I recently had that question, and came up with the answer – Sure! In fact, I jumped in and bought 2. Was it a good decision? Is it better than a traditional flat screen setup? Does it make sense for anything other than gaming? What about the cost? Here are a a few thoughts on the subject, and a link to the monitors that I went with:
First of all I was surprised that the price for a set of curved monitors was so low. Sure the Samsung LC24F ones that I picked up aren’t the top of the line, but they are really nice for the price. I added 2, sitting on monitor stands at just under eye-height. At first, there is something strange about curved monitors, something that you notice standing up and looking at them way more than when seated in front of them. These monitors look great in the space and add a nice futuristic look to the setup.
So what about in real-world everyday use? The odd thing about good curved monitors is that you don’t even notice. The content on screen sort of wraps into your peripheral vision and makes it easier for you to slightly turn and look at the content, but you really don’t notice the curve at all. Only when you think about it or stand up do you see the curve again.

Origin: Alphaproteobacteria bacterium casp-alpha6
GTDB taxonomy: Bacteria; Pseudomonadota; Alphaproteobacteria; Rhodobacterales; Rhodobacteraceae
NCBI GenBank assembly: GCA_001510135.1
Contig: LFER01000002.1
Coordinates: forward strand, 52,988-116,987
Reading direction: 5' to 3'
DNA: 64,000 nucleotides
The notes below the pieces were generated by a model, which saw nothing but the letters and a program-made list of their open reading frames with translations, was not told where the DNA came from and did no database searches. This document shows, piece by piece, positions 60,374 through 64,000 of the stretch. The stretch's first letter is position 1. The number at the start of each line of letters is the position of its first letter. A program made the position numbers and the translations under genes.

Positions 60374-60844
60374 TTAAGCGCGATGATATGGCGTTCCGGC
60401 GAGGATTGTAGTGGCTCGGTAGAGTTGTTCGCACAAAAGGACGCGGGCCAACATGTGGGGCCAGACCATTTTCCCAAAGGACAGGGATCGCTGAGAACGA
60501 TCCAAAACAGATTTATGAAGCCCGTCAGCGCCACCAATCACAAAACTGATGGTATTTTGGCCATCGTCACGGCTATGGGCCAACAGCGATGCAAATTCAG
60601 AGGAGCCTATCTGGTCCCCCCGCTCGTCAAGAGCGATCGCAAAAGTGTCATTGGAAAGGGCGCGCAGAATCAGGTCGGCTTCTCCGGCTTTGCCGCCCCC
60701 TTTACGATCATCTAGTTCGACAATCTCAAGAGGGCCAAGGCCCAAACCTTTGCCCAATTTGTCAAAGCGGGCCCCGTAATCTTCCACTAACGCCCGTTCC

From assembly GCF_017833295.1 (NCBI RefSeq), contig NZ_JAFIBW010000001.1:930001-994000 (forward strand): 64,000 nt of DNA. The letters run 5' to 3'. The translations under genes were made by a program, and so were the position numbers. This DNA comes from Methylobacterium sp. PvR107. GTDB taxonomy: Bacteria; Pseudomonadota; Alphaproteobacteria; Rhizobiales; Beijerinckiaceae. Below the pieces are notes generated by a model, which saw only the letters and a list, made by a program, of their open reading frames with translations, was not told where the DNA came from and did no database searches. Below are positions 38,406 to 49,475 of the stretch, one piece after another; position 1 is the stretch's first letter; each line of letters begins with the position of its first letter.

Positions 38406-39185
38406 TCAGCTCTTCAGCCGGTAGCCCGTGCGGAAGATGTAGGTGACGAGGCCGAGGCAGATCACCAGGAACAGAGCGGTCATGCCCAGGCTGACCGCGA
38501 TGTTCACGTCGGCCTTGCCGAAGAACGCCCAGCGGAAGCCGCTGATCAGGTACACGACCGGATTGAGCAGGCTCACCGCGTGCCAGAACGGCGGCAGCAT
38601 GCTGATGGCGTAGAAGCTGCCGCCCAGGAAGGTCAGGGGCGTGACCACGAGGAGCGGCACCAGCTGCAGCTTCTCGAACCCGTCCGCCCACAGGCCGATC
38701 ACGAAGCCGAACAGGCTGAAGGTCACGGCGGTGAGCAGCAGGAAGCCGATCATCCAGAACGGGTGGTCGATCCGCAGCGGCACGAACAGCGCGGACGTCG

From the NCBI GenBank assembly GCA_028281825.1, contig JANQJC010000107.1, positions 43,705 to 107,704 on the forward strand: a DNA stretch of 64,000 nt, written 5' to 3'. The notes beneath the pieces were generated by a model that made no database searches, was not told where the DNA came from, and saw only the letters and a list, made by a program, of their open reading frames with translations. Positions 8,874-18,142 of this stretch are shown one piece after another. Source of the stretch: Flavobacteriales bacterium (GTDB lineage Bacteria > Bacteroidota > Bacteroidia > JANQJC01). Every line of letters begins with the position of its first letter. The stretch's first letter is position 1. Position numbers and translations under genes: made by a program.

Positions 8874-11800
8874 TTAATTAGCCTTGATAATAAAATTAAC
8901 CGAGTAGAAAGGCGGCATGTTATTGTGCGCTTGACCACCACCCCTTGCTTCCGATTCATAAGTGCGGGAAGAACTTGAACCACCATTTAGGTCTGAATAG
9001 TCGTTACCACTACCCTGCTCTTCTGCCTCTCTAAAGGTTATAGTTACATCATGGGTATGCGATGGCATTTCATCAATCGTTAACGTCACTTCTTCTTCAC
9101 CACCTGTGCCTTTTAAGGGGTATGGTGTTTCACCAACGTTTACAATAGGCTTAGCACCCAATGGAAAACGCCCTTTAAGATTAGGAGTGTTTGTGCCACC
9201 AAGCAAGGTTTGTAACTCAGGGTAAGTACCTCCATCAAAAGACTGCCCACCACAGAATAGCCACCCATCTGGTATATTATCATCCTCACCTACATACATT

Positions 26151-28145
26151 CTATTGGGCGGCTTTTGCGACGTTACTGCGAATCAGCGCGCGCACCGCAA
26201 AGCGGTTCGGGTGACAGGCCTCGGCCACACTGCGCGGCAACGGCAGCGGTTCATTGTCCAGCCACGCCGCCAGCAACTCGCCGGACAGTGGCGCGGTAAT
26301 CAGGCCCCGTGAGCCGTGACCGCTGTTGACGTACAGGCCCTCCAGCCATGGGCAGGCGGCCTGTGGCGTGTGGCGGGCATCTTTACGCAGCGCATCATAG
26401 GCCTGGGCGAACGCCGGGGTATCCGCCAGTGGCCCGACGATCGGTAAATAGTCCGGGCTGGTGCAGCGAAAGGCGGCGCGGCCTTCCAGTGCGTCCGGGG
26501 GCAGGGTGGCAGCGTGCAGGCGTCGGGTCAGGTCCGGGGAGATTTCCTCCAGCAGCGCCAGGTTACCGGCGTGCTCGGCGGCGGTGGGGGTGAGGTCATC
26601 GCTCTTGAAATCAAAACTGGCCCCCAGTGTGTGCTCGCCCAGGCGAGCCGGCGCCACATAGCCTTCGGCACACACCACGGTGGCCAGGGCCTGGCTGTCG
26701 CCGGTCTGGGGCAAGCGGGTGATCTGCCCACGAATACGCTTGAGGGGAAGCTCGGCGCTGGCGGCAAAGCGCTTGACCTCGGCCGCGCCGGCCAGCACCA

I would definitely make this upgrade again, in fact I am thinking about adding a 3rd, and may even mount it above the 2 in place now. I have things that I like to monitor, but don’t really interact with that would be nice to display on another monitor while using the 2 below for everyday dragging and dropping windows around for productivity. The mounts on these monitors come right off, and they have the standard mounting hardware on the back to make things easy.